Opinions as Facts – Some Thoughts
The greatest deception men suffer is from their own opinions.
So here’s the thing …
You open your e-mail client and browse the subject headings only to find dozens of emails which promote someone, or somebodies opinion about the ‘best dietary supplement’; the ‘latest cancer-beating vegetable’ or some other rogue information you did not ask for.
The ‘did not ask for’ being the operative phrase here…
Surely there’s a big difference between being sent a ‘link‘ to explore ‘the latest miracle’ with a comment ‘this might interest you’ and being sent paragraphs of hyperbole and unquestioned propaganda directly. The former gives a choice, and to be quite honest is more likely inspire interest – the latter is, quite frankly, invasive.
The former gives a choice, and to be quite honest is more likely inspire interest – the latter is, quite frankly, invasive.
We are living in an information rich age, and as such we require to develop a skill set which allows us to access and assess information. More relevantly, perhaps, is the challenge presented by the reality that changes in knowledge, technology and sciences appear to be increasing exponentially.
Scientists and those working in research accept that any finding is ‘tentative’ and ‘facts’ are in many ways illusory. It is often the media and those reporting on research who seek to create something concrete and permanent from what are transitory hypotheses or findings.
The problem is that we often form our personal opinions based upon the ideas were read and the world view we are willing to accept (or promote). Once opinions are formed they are not as easy to shift as the ideas upon which they are based.
This is an evolutionary thing. Our brains are designed to make quick assessments based on past experiences, and it is these experiences which shape our beliefs.
Our opinions are based on our emotions, thoughts and state of mind. In a very real sense how you perceive the outer world is a directly related to what is stored in your inner one.
“If you are paranoid, if you are insecure, you will feel edgy with the whole world, your mind will make you think as if everyone has some hidden agenda, as if everyone is out there to get you. Your conditioning directly affects the quality and nature of your opinion. People have opinions about things they do not know, about other people they have not met, about religions they do not practice, about almost everything in life. It is normal; does not mean there is no better way though.” Om Swami
This is the basis of one of my favourite quotes … “most people think they are thinking when they are merely rearranging their prejudices”.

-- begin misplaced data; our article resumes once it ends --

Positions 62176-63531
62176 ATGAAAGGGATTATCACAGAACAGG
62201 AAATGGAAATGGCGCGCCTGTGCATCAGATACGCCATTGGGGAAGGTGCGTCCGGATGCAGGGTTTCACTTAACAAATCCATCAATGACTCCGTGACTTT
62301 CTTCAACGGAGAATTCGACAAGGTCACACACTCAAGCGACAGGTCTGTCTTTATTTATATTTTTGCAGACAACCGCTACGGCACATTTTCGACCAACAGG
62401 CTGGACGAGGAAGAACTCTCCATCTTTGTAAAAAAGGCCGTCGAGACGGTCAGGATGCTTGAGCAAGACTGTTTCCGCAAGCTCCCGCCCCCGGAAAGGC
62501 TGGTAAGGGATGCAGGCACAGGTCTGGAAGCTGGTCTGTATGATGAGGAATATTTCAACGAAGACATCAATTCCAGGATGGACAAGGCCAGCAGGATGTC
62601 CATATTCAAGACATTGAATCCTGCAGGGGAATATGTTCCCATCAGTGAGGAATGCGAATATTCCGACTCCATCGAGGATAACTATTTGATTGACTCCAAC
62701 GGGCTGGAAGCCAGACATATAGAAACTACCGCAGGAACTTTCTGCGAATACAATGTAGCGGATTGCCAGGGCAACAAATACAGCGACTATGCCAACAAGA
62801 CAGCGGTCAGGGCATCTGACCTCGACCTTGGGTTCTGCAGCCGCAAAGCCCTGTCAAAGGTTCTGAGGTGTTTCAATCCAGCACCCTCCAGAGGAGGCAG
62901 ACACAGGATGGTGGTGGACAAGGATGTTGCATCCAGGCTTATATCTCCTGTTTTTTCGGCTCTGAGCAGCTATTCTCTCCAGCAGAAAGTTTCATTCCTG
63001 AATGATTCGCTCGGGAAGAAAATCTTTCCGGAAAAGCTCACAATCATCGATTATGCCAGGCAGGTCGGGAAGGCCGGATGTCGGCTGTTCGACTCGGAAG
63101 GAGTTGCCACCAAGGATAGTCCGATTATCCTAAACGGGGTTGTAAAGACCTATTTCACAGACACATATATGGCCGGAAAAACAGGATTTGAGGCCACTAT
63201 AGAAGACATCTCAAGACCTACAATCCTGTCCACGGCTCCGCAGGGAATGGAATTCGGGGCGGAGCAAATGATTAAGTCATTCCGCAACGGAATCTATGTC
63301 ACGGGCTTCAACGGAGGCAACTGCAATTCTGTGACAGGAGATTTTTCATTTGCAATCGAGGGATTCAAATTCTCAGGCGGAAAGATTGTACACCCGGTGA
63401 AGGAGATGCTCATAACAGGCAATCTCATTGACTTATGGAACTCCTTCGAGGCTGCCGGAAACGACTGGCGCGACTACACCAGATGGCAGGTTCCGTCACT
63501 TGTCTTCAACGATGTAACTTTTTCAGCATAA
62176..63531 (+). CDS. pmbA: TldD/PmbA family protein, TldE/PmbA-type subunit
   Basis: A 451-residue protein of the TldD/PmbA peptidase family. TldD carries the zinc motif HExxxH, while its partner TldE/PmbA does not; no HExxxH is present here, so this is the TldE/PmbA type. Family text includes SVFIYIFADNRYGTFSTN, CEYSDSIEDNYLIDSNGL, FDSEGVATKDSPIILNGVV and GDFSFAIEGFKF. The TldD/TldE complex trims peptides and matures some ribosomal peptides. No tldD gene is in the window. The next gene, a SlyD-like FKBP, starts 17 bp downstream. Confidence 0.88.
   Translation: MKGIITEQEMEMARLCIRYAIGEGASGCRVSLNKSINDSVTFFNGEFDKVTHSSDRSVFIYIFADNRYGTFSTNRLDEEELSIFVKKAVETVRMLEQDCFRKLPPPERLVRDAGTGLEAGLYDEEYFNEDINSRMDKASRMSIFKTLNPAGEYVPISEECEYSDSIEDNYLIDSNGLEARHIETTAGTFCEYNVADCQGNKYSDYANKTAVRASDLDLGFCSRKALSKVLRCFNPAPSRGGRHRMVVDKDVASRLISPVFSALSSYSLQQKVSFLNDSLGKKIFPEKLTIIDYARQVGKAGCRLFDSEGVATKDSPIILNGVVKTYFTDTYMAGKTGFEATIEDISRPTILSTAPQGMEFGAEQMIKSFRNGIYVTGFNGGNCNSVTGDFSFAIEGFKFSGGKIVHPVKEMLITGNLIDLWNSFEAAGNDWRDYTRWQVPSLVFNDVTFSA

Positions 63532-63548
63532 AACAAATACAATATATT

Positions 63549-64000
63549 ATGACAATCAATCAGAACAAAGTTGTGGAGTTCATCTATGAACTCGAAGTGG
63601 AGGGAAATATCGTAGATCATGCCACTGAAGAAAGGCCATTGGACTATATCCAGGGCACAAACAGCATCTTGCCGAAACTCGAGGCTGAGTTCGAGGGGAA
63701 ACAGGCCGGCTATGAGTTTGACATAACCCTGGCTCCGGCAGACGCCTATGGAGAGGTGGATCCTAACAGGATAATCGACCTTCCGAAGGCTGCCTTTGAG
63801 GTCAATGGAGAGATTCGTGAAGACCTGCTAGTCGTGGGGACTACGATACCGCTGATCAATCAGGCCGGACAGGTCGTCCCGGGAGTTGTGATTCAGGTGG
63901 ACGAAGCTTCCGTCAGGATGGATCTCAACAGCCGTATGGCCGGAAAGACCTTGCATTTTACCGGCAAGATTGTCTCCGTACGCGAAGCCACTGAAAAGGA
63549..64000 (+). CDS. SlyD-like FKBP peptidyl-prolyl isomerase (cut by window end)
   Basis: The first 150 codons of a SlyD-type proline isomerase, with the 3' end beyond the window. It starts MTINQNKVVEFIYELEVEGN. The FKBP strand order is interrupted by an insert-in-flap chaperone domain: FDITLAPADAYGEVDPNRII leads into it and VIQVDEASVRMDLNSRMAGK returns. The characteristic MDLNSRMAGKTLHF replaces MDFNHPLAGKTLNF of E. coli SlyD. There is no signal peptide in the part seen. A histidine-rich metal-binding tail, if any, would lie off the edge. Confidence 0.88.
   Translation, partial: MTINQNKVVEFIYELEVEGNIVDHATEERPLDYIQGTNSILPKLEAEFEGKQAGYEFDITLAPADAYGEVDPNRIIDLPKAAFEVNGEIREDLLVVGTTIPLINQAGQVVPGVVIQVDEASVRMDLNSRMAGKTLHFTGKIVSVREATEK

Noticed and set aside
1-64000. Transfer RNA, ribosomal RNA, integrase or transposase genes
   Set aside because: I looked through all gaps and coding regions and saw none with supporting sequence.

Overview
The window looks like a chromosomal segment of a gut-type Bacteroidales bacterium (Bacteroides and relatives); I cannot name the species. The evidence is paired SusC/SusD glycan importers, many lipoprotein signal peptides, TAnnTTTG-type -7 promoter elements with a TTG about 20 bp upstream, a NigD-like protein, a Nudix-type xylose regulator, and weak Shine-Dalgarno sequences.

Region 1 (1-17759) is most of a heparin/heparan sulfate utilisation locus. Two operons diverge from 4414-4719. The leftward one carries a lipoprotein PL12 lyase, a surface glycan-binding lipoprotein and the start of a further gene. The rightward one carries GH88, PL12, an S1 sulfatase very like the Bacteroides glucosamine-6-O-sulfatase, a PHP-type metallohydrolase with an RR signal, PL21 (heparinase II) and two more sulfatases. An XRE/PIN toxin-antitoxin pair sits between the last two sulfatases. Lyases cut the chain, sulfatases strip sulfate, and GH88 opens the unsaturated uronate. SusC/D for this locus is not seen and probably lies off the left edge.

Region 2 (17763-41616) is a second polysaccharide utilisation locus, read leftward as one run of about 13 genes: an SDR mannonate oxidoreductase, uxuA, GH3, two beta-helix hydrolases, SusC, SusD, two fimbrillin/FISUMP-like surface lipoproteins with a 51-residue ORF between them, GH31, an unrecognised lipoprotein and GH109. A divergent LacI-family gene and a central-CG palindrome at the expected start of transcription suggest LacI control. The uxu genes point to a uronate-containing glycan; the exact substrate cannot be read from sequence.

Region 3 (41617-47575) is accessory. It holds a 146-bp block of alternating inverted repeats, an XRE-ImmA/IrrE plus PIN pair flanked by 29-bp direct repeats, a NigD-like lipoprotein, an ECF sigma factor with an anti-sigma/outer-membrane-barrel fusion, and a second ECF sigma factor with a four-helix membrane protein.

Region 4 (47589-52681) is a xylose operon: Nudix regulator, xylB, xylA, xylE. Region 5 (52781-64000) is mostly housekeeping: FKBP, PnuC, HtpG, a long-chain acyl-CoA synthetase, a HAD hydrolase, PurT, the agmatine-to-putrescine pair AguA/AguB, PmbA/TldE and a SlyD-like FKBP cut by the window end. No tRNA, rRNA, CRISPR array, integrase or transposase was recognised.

So back to my email ‘inbox’ …
I am happy to be ‘invited’ to explore an idea, opinion or piece of information – even if it contradicts what I think I know (in fact I welcome that) … send me the link with the ‘this is interesting’ hook
BUT I am not so happy to have opinions pushed under my nose, un-invited and un-requested…
If I am invited to look at something, and then question its provenance, authenticity and claims of ‘fact and proof’, then that is my right (and would contend the most honest way to respond). I would assume that any invitation to consider a set of ideas carries with it an invitation to comment upon what has been read. It has become clear to me, over the last few years, that those who share their polemic are not very welcome to it being questioned. Often there is the choice to see such ‘feedback a ‘personal slight’ rather than a reflective comment.
To misquote Samuel Johnson who made this comment about patriotism, it is the case that personal opinion (or intuition) can be the last refuge of the scoundrel.
We have a personal responsibility for what we share and how we share it.
You have read thus far by choice. True that choice may have a range of motivations, but the link was shared as the invitation to read, reflect and comment back. (That’s what a blog is after all).
If I were to simply copy the content of this blog and email you directly, then there is no invitation, but the misuse of my access to your personal, trusted spaces.
We have a personal responsibility for what we share, the emphasis we give to our opinions.
Expertise and Authority is an interesting, shifting commodity. Some of the health based information which is emailed directly (without request or sent as a ‘this is an interesting link’ link) must be related to internet searches, assumptions based on my demographic by marketers, or colleagues who seem to know what is good for me. Since I am generally well grounded I can choose to look or not; to research or not … BUT if that same information were to be sent when I was feeling vulnerable then I may not ‘consider’ I may simply ‘accept’ because of the apparent credentials of those who sent it.
BUT if that same information were to be sent when I was feeling vulnerable then I may not ‘consider’ I may simply ‘accept’ because of the apparent credentials of those who sent it.
Of course, I have responsibility for how I react to what I see, hear or read but I also feel that the purveyors of opinion also have a responsibility as to how they share what they share. This makes the difference between propaganda and information; rhetoric and research.
Offering unsolcited opinion without thought or empathy is, I could suggest, egotism in action.
Don’t be trapped by dogma – which is living with the results of other people’s thinking. Don’t let the noise of others’ opinions drown out your own inner voice. – Steve Jobs
Interesting Links you might like to view